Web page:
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I've got a Deal you Cannot Refuse: Let's try not to bug each other, okay?



   Author: Douglas Loft
Location: Winter Park, Florida


I'm talking about computer bugs. Viruses. I receive about 150-200 e-mails each day - sometimes over 1,500 in a week, and at least one of those contains a virus. Almost every virus comes from somebody I know, or have sent an e-mail to at one time or another. I end up in their contact list, and when they get a virus, it mails itself to me. Notice I said 'it mails itself to me'. Because that's the way most viruses spread; they're often designed to e-mail copies of themselves to everyone on your contact list. Usually without your knowledge. And fast. Viruses like to travel - they make Lewis and Clark look like couch potatoes. In one of our polls here on MetalBuilding.com, 70% of you claimed to have been infected at one time or another.

I have several lines of defense. While I receive viruses on a regular basis, I can't remember when I was last infected with one. Here's why.

First, and most important, is a little knowledge, common sense and skepticism. You will most likely receive viruses by e-mail, and it will be unleashed when you double-click on an attachment. Therefore, any e-mail with an attachment is cause for concern. The most common phrases uttered before double-clicking on an attachment and unleashing a virus are:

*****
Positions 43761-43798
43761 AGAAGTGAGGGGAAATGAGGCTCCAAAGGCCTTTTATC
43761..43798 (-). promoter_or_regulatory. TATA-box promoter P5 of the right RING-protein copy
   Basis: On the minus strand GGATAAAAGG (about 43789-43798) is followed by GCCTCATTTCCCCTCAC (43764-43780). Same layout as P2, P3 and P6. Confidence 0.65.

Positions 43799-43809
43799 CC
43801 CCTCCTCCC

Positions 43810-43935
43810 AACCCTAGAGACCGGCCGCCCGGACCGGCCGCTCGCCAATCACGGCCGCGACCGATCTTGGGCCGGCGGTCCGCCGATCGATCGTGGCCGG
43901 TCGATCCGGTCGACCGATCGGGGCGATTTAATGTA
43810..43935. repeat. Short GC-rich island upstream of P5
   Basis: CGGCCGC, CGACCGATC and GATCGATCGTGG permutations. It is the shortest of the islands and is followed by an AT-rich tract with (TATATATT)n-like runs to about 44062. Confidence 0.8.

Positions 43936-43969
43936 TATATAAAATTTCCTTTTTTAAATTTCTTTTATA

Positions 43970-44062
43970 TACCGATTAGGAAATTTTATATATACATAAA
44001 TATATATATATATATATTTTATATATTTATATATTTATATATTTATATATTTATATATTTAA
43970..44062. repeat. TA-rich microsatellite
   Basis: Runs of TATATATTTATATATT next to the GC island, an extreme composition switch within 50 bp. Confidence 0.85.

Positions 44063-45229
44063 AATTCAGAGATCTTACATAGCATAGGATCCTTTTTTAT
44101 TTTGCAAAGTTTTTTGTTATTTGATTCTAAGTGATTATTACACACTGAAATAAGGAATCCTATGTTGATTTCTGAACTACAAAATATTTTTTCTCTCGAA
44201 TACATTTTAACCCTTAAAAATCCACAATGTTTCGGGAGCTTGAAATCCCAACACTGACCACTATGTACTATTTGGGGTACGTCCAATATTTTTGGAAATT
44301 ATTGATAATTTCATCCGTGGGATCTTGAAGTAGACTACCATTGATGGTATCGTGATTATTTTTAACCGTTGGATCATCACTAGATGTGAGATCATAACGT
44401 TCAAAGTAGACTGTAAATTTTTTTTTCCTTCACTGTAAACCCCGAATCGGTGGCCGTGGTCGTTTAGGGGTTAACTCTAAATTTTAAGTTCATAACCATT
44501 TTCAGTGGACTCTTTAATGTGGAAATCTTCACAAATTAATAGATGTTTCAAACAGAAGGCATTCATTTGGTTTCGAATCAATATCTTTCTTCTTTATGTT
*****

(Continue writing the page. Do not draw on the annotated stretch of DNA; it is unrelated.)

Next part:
I wonder what this is?
I wonder who this is from?
I know this person, so this must be safe...

If you're thinking like this and you get a virus, well... you deserve it. Time for a little attitude adjustment. Viruses probably will come from someone you know, but that doesn't mean they did it on purpose (see paragraph 1). I delete all attachments from senders I don't recognize. Period. Curiosity killed the cat, and it also spread the virus. I'm not curious. If it was something important, then it can be resent later. I can wait.

Before I do open attachments, I scan them. All of them. Without fail. It's not worth the risk to skip this step, and it takes only seconds. Which brings us to line of defense number 2: A decent virus scanner/detection software. I know some techies who abhor them (they slow down the machine, they cause crashes, etc.) and that can be true, but there are ways to work around it and minimize the effects. At installation, most virus scanners will load your computer up like a maximum security prison. It's not necessary if you use a little common sense. I don't need to scan every file on my machine every time I Open, Copy, Move, Paste or View it. I don't want to scan every web page I view. I turn most of that stuff off, so the performance of my machine remains largely unaffected.

Often, I will leave my e-mail open and allow the software to automatically scan for viruses as mail is downloaded. I set up an automatic e-mail which, in case of virus detection, will notify the sender that I have received from them a virus. Most often, that gets ignored. Many times they'll fix it, but other times they won't and I receive a daily copy, each time they boot their computer. I've even had to ban a few of the clueless from my mail server. Hey, if I get the same virus from you every day for 2 weeks and you fail to acknowledge it or stop it, I don't need to get any more e-mail from you. Other times, I'll get something like this: I DID NOT SEND YOU A VIRUS! I DON'T EVEN KNOW WHO YOU ARE!?!?!